Editorial: If fentanyl bust a luck of the draw, we shouldn’t feel lucky
The good news is local law enforcement stopped the arrival of $900,000 of fentanyl into the Verde Valley late last month.
That’s enough, said Cottonwood Police Chief Steve Gesell, “conservatively … to kill more than a half a million people.”
So, let’s count ourselves lucky the Cottonwood-Camp Verde drug interdiction patrol that night just happened to pull over the right car.
As explained by veteran Cottonwood officer Monica Kuhlt, luck has a lot to do with it. “In law enforcement, we say sometimes it’s the police who get lucky. Sometimes it’s the criminals who get lucky.”
What’s most scary about this massive drug bust is not what was prevented from entering the Verde Valley that night, but what actually gets through at other times.
Kuhlt said Cottonwood PD combines with other area agencies about once a month to do such highway drug interdictions … “depending on manpower.”
On top of that, she explained, police don’t have much discretion over which vehicles they do pull over during such operations. There’s this thing called probable cause. Police have to have a legitimate, legal reason to stop someone.
In this particular case, “It’s not often we get a gift like this,” said Kuhlt. “A broken windshield, expired registration tag, and one of the guys jumping out of the car and running.”
Typically, when stopping a vehicle for a traffic or equipment violation, Kuhlt said the best hope an officer has in detecting and thwarting a drug-running operation is through thorough police training. “It takes a motivated officer with great communication skills and attention to detail to ferret out the drug traffickers,” she said.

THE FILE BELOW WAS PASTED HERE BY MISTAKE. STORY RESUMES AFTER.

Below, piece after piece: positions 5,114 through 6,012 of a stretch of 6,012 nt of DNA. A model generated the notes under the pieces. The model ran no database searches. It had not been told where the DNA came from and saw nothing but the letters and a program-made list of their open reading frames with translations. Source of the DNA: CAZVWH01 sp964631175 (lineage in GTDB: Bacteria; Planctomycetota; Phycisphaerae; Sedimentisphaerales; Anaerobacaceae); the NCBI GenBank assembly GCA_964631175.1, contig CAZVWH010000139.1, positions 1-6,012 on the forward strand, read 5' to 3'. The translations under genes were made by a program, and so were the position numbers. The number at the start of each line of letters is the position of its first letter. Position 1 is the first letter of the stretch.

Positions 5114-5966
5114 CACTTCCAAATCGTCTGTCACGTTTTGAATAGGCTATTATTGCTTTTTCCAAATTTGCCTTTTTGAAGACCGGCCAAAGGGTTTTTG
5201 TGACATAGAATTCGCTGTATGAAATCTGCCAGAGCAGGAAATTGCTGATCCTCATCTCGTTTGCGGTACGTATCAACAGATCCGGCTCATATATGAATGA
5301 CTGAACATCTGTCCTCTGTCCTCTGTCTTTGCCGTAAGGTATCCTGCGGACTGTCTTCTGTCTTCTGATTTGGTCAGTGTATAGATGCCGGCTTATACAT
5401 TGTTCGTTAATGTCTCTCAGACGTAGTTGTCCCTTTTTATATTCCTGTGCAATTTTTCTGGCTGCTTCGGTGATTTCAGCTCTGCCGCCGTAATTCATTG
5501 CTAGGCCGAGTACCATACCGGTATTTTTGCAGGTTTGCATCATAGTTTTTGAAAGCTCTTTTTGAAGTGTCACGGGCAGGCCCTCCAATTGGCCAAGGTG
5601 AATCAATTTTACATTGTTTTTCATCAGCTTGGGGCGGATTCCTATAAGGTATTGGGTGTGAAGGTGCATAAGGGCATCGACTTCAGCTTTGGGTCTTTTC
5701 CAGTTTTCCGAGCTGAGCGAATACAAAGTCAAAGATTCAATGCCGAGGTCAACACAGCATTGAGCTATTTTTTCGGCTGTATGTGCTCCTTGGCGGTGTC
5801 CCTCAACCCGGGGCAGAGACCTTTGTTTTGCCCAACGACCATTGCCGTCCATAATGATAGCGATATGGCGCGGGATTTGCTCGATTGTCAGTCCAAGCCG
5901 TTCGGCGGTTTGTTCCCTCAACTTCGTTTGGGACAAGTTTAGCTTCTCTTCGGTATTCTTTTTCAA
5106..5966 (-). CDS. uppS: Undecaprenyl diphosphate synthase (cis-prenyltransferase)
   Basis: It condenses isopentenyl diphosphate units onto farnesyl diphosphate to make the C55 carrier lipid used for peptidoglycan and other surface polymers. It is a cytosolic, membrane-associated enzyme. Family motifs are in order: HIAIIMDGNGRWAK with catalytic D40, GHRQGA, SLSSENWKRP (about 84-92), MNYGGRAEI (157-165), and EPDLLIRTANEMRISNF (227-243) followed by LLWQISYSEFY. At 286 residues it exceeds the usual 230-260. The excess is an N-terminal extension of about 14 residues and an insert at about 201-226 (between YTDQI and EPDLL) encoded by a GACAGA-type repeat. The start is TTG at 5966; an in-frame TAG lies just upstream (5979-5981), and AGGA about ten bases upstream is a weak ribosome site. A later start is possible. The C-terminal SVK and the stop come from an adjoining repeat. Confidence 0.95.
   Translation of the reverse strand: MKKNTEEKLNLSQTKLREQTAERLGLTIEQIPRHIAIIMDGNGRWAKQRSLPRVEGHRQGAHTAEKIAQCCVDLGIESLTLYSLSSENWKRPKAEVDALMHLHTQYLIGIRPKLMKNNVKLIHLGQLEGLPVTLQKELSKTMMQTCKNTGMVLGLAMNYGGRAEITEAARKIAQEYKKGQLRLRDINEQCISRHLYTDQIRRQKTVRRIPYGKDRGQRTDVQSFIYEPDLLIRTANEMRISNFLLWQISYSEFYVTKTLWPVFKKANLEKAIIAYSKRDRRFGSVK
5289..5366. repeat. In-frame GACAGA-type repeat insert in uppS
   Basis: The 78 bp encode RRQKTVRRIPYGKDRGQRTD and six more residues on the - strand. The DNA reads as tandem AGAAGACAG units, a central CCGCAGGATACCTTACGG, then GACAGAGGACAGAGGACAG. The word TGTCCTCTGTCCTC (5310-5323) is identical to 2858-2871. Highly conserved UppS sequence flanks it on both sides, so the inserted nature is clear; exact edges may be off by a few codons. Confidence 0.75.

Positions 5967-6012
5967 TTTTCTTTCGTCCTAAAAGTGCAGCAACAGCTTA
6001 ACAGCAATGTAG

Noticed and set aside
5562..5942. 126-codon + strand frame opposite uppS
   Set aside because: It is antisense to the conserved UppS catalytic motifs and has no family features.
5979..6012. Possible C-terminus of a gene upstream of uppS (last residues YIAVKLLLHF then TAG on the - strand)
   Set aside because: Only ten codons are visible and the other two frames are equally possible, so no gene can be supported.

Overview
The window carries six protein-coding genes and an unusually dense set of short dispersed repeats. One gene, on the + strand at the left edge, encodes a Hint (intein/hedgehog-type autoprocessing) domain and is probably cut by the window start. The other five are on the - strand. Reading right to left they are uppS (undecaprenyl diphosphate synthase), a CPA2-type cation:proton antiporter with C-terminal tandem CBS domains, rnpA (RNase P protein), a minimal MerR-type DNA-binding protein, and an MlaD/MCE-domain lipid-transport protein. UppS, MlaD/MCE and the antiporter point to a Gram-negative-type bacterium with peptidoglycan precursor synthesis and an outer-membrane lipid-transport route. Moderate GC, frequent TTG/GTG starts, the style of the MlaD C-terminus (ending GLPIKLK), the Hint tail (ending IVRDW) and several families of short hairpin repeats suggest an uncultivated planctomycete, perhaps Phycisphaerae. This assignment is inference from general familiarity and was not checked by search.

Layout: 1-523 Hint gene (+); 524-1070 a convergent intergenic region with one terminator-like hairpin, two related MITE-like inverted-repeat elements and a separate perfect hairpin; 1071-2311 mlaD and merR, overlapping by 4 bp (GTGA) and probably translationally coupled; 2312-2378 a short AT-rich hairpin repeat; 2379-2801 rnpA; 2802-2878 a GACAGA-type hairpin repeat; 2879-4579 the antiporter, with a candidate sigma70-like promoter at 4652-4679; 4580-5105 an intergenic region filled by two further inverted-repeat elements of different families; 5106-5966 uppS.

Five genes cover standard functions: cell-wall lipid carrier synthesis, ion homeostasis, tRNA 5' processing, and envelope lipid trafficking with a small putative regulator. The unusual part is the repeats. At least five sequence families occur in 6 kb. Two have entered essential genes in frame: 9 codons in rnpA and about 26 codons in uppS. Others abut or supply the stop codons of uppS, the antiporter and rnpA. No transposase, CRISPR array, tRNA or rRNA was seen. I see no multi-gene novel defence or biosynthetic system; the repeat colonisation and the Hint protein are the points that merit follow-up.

Yes, she admitted, while there is nothing better than arresting someone with $900,000 worth of illegal fentanyl, it constantly gnaws at officers about what is getting through. It’s not like police can do drug interdiction patrols every night of the week, and the courts do not allow police to do drug-running checkpoints as is allowed to catch drunken drivers.
As for the chief’s claim that this bust confiscated enough fentanyl to kill more than a half a million people, he is not peddling cop-talk hyperbole. According to the Centers for Disease Control and Prevention, fentanyl is the drug involved in the most fatal overdoses in the U.S., with fatalities from synthetic opioids including fentanyl jumping more than 45 percent from 2016 to 2017, when they accounted for some 28,000 of about 70,000 overdose deaths.
As reported by The Daily Courier in Prescott, “On average, in each year from 2013 to 2016, the rate of overdose deaths from fentanyl increased by about 113 percent each year, according to the Centers for Disease Control and Prevention. A December 2018 CDC report states that fentanyl was responsible for 29 percent of all overdose deaths in 2016, up from only 4 percent in 2011 … Locally, at least 40 people from Yavapai County died from opioid-related overdoses in early 2018, and three young men died locally from fentanyl.”
All that, and curbing the supply of this scourge into the Verde Valley largely boils down to a stroke for luck for a law officer.
Obviously, we all need to hope for a little luck.